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February 7, 1949


The opinion of the court was delivered by: KAUFMAN

This is a suit in admiralty brought under the Suits in Admiralty Act, 46 U.S.C.A. § 741 et seq. Libellant, an employee of Zalud Marine Corporation, sues the United States of America for personal injuries alleging that it failed to furnish him with a safe place to work. The United States answered and impleaded Zalud Marine, claiming the accident was caused solely by the latter's negligence and, in any event, that the United States is entitled to indemnity or contribution. By stipulation the question of indemnity in so far as it arises under the terms of a written contract between the United States and Zalud Marine, has been withdrawn.

At the conclusion of the trial, I dictated a memorandum on the record of which the following is a part:

'The Court: I think it would be very helpful if that were done at this time. I will tentatively make some observations in this case, and I am prepared to do it now.

 'It seems to me from the evidence in this case, particularly from the evidence of Mr. Smythe and Mr. Stafford, that the owners of the vessel, if they were under a duty in law to provide a safe place for business guests to work in, failed in that duty.

 'I am inclined to feel also that the Zalud Marine Corporation, the contractor through its foremen, Mr. Reichert, whose testimony I have read, had been reckless in permitting men to go to work under the circumstances narrated here, with the meagre investigation that he made, if any, and I do not credit, in the light of all the facts in this case, his testimony that he was advised that the starboard boiler had been put out eight to ten hours prior to the time when he ordered his men to work.

 'I find also that the libelant by his actions contributed largely to the happening of this accident. I do not quite understand his testimony to the effect that after he slackened up the nuts and took them out that he kicked this bonnet, but under the law as I understand it, contributory negligence is not a defense but merely goes to the minimization of damages.

 'Tentatively those are going to be my findings in this case.

 'I have given no consideration up to this time, and I should like to have help from counsel for both respondents, on the question of liability over.

 'I would like to have the benefit of a brief from you on the extent of minimization of such damages as the libelant may be entitled to by reason of his contributory negligence, I might as well state here and now that as to the extent of the damages sustained by the libelant:

 'I will find that the libelant sustained serious injuries; that they consisted of first, second and third degree burns, which covered from 30 to 40 per cent of his body, including his genital organs.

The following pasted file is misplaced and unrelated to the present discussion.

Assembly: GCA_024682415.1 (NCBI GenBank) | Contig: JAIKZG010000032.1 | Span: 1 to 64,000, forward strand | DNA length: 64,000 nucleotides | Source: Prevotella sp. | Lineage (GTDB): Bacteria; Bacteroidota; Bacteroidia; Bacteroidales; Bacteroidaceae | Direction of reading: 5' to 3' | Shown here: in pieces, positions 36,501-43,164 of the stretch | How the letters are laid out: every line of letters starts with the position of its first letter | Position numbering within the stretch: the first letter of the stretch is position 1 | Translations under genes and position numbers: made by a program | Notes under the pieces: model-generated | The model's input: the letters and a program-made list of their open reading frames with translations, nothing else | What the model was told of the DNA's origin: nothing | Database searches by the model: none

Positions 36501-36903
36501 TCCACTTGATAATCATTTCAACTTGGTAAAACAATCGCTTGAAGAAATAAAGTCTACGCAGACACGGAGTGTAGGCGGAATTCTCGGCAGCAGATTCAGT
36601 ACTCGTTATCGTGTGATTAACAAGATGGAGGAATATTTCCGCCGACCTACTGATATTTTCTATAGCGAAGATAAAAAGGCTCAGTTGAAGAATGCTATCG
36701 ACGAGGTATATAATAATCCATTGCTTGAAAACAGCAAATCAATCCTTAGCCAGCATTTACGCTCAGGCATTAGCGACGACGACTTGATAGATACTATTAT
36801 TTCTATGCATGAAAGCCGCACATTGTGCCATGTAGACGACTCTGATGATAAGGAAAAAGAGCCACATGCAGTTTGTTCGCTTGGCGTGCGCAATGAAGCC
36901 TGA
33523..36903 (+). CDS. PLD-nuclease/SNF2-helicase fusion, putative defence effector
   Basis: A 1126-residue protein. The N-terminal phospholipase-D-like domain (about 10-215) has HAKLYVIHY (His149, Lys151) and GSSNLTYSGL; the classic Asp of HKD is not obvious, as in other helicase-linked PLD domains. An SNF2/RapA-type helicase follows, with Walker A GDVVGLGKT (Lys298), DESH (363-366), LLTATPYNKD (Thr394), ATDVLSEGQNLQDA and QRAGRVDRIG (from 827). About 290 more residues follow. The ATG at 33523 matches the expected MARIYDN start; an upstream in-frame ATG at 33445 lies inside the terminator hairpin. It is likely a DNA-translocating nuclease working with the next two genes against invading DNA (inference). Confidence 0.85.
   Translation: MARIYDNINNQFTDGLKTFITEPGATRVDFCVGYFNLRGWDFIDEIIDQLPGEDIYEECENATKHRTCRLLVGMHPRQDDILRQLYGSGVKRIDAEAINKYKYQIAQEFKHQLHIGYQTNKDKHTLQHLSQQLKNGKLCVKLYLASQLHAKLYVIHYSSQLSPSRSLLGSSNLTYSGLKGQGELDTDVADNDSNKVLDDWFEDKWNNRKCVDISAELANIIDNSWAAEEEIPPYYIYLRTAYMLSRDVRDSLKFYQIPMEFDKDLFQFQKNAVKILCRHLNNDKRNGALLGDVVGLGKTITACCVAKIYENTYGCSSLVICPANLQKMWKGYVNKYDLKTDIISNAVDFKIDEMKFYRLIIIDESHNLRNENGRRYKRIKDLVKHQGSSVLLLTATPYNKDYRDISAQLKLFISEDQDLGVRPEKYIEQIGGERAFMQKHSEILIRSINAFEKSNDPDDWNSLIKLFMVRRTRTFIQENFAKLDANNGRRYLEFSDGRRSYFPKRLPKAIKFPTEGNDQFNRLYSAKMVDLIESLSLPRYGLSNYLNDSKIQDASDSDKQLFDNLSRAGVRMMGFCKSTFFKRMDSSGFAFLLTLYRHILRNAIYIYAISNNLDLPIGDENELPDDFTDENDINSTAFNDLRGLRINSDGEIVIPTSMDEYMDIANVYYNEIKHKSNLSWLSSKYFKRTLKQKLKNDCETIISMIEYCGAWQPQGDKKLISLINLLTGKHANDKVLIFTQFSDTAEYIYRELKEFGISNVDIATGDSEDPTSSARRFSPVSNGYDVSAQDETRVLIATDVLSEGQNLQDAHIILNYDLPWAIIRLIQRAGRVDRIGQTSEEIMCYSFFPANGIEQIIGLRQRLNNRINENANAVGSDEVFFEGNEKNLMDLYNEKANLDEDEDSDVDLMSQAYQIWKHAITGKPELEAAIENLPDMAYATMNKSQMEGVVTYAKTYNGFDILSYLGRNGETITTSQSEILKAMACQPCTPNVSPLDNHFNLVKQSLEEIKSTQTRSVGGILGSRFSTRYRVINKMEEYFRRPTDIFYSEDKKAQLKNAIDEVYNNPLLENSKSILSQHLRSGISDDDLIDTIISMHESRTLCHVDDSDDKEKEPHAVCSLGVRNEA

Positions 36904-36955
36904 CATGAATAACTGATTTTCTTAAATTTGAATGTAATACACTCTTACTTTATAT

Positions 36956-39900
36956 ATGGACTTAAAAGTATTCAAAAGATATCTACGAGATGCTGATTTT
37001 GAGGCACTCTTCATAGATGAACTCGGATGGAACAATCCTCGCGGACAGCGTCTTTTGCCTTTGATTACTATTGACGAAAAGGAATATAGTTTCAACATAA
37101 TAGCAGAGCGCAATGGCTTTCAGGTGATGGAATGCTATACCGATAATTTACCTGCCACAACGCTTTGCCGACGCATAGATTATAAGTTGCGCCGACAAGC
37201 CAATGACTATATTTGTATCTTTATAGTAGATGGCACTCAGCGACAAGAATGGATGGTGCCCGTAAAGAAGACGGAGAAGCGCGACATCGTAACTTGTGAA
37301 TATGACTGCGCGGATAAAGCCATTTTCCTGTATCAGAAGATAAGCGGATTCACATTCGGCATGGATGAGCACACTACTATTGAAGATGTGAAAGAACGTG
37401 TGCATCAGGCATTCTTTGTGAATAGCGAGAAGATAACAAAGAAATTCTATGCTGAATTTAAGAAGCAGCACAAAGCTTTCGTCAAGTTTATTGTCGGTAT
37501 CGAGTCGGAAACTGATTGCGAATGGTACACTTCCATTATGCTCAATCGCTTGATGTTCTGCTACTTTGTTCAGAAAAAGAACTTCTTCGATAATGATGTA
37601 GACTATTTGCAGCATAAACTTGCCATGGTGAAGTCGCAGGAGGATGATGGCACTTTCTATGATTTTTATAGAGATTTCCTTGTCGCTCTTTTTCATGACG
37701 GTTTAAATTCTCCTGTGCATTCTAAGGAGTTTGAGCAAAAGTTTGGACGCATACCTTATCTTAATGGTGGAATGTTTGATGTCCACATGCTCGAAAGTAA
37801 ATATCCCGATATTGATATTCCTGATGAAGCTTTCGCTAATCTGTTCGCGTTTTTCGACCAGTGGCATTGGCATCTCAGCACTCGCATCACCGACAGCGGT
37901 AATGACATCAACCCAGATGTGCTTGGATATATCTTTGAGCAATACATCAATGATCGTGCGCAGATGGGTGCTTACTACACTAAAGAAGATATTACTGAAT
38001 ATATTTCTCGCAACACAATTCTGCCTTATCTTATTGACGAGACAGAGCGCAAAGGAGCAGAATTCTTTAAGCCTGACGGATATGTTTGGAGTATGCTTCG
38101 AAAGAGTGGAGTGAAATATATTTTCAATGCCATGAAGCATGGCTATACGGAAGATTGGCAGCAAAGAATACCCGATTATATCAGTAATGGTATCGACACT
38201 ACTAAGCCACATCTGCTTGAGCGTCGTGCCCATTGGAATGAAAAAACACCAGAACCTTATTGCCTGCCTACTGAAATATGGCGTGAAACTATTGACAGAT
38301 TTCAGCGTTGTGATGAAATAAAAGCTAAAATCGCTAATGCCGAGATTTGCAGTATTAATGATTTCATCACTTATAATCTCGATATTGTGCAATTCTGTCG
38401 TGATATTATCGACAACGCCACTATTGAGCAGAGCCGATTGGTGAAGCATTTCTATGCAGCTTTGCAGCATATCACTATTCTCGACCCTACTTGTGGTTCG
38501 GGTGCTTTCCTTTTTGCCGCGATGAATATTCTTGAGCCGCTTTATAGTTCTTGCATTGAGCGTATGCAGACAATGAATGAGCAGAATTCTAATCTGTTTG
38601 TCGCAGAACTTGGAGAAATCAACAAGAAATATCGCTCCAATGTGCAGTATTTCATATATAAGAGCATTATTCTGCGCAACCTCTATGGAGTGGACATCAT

'I will find that the libelant endured very great and serious pain and suffering for a period of approximately six weeks, three weeks beyond the 23 days that he was in the hospital.

 'I will find that he has made an excellent recovery, although at the present time he has a number of disfiguring marks on his body, and that his face and ears have healed up completely.

 'I will find that the libelant has lost approximately $ 650 in earnings. I will find that the libelant has not had any medical bills. I will find that the libelant is entitled to recover damages for his loss of earnings, plus compensation for his tremendous pain and suffering during the six-weeks' period, and in addition, some compensation for the disfiguring marks on his body which are permanent, less such amount as must be deducted by reason of his contribution to the cause of this accident.

 'I will find that the libelant has totally failed to sustain the burden of establishing that the impotency either exists or that it was a result of the accident, if it does exist. I have very serious doubt as to the existence of impotency. I predicate that finding on the impression made on me by the libelant and his wife during the course of their testimony.'

 Counsel have submitted findings of fact and conclusions of law which I find only to the extent as herein indicated.

 Findings of Fact

 1. At all times herein material, the respondent was the operating owner of a Liberty type merchant vessel, known as the S.S. Kavanaugh; which vessel had not been taken out of navigation, was on the navigable waters of the United States and was manned with officers and crew, including a chief as well as assistant engineers.

 2. Prior to August 18, 1944, the respondent entered into a contract with the respondent-impleaded for certain repairs aboard the vessel, including the overhauling and repair of various valves in the engine room pursuant to certain written specifications.

 3. On August 16, 1944 at 4:00 P.M., the S.S. Kavanaugh arrived at and was berthed at an open pier in the Hudson River, on the Manhattan side ...

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